• Document: TPE 101. Jonas Angus President & Founder TPE Solutions, Inc.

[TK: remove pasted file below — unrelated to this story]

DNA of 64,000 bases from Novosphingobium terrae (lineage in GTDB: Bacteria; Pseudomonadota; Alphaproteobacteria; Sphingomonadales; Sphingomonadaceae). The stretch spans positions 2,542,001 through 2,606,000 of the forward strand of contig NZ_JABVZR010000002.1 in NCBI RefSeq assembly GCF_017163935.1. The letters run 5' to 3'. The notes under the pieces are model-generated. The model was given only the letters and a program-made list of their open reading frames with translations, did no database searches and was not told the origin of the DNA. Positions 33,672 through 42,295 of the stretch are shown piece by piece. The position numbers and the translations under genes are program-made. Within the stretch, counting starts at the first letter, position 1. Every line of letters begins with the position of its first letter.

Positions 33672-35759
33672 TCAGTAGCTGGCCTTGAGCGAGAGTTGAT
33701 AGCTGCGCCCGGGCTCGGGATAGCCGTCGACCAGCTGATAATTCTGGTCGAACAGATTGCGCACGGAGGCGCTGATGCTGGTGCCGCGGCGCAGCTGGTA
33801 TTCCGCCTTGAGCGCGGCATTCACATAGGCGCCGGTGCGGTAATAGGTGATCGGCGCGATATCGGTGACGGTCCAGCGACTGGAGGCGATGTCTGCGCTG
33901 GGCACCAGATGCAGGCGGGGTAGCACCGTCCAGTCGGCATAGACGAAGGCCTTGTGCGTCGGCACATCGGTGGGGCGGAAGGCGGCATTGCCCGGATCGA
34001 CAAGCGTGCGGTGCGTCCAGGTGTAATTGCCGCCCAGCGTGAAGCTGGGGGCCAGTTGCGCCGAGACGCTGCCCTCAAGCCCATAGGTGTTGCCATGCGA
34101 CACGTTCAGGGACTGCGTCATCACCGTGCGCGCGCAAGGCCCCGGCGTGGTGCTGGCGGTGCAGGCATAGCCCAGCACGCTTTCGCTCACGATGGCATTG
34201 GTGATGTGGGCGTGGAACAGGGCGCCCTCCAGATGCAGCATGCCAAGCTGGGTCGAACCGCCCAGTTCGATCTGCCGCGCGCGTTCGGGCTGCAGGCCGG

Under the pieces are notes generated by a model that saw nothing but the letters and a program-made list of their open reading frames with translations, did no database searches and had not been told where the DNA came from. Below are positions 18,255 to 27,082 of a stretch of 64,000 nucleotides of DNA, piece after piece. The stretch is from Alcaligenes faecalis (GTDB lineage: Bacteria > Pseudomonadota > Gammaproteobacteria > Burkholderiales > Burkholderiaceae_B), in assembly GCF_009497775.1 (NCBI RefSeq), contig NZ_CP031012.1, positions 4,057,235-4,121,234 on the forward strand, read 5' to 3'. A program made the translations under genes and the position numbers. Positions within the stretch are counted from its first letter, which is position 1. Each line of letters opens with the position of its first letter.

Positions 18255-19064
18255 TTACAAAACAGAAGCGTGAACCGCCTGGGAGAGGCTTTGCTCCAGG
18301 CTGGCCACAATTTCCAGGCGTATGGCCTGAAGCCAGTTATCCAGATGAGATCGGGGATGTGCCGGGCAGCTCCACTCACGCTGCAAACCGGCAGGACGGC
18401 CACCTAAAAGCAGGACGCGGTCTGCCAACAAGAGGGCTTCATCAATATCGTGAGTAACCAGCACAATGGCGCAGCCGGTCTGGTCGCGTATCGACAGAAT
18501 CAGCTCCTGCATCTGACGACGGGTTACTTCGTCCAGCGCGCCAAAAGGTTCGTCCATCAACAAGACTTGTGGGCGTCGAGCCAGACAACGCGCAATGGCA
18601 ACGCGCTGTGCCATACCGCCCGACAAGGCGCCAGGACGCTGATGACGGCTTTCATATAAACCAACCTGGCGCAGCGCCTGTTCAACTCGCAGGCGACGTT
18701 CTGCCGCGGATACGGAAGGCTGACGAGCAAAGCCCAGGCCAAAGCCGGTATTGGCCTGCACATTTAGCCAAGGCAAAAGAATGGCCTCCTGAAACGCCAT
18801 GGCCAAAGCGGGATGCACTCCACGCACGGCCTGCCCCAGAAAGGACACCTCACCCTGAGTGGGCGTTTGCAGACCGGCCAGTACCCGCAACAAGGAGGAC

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TPE 101 By: Jonas Angus President & Founder TPE Solutions, Inc. Jonas Angus, TPE Industry Expert For more than 25 years, Jonas Angus, Founder of TPE Solutions, Inc., has been a leader in innovative Thermoplastic Elastomer (TPE) solutions. Now you can put his expertise to work for your company. TPE Solutions, Inc. is a private, consulting and procurement firm dedicated to helping clients select or formulate the most affordable TPE solution that meets the performance requirements of their application. Why TPE TPEs provide the similar advanced performance properties to thermoset rubber, but can be processed with the speed and economy of thermoplastics. With unlimited end-use characteristics for the hottest consumer products (protection, color, feel, grip, softness, a feeling of quality and substance) TPEs can be found in a wide array of consumer and industrial applications. If you are currently manufacturing or designing a new rubber part, and want to capitalize on the economy of thermoplastic processing, then TPEs could be a viable option. Bottom Line: TPEs offer a cost effective alternative to traditional rubbers. TPEs ? Broad range of Terms TPRR SIS What is a TPE? • TPE is an elastomer that is processed into final articles with equipment used for thermoplastics, such as injection molding, blow molding, extrusion, compression molding, thermoforming. • TPE generally has two phases, soft and hard. The transition temperatures of these phases determine the service temperature range of TPE. • TPE processing characteristics depend upon softening, or melting, of the rigid thermoplastic phase. • TPE products are typically very shear sensitive during processing. • TPE products are recyclable and colorable. Classes of TPEs Five Major Classes 1) Thermoplastic Polyurethane (TPUs) 2) Styrenic Block CoPolymers (SBCs) 3) Thermoplastic Vulcanizate (TPVs) 4) Thermoplastic Olefins (TPOs) 5) Engineered TPEs (COPEs, COPAs, MPR, ETPV, TPVs) History of TPEs 1) TPUs • Discovery Period: 1937 to 1958 • Commercialization: 1959 • Pioneers: Otto Buyr, C.S. Schollenberger • Key N/A Suppliers: a) Noveon (B.F. Goodrich) – Estane b) Bayer – Texin c) Dow (Upjohn) – Pellethane d) BASF – Elastollan e) Merquinsa – Pearlthane f) SK Chemical - Skythane 2) Styrenic Black Copolymers (SBCs) Discovery Period: 1950s Pioneers: Shell Chemical Current N/A Suppliers: a) Kraton Polymers – Kraton b) Repsol/Dynasol – Calprene c) Kuraray – Septon 3) Thermoplastic Vulcanizates Discovery Period: Early 1970s Commercialization (Partially Vulcanized) 1971 – UniRoyal Commercialization (Fully Vulcanized) 1981 – Monsanto Key N/A Suppliers a) Exxon (Advance Elastomer Systems – Santoprene b) DSM (Polysar) – Sarlink c) Solvay (TRS) – NexPrene Super TPV – Kraton – Kraton ? Kuraray – Septon V 4) Thermoplastic Olefin (TPOs) Discovery Period: 1971 Pioneers: RPI/Dexter Corp. – Solvay Engineered Polymers Key N/A Suppliers: Solvay Engineered Polymers Basell – Profax Taknor Apex – Telcar DSM – Keltan Exxon A. Schulman Washington Penn 5) Engineered TPEs Discovery Period: COPE – 1950s COPA – MPR – Commercialization: COPE – 1972 – Hytrel COPA MPR TPVs Key N/A Suppliers: Dupont – Hytrel APA – Alcryn DSM – Anitel Total – Rebax Nylon Corp of America – COPA Zeon – TPVs Dupont - ETPV Performance Matrix for TPE Olefin COPE COPA TPU TPU Performance Matrix TPV (ester) (ether) for Thermoplastic Clarity X X Elastomers Tensile Strength: 23C X X Tensile Strength: High Temp. X X X X = Highly Suitable for applications requiring Elasticity

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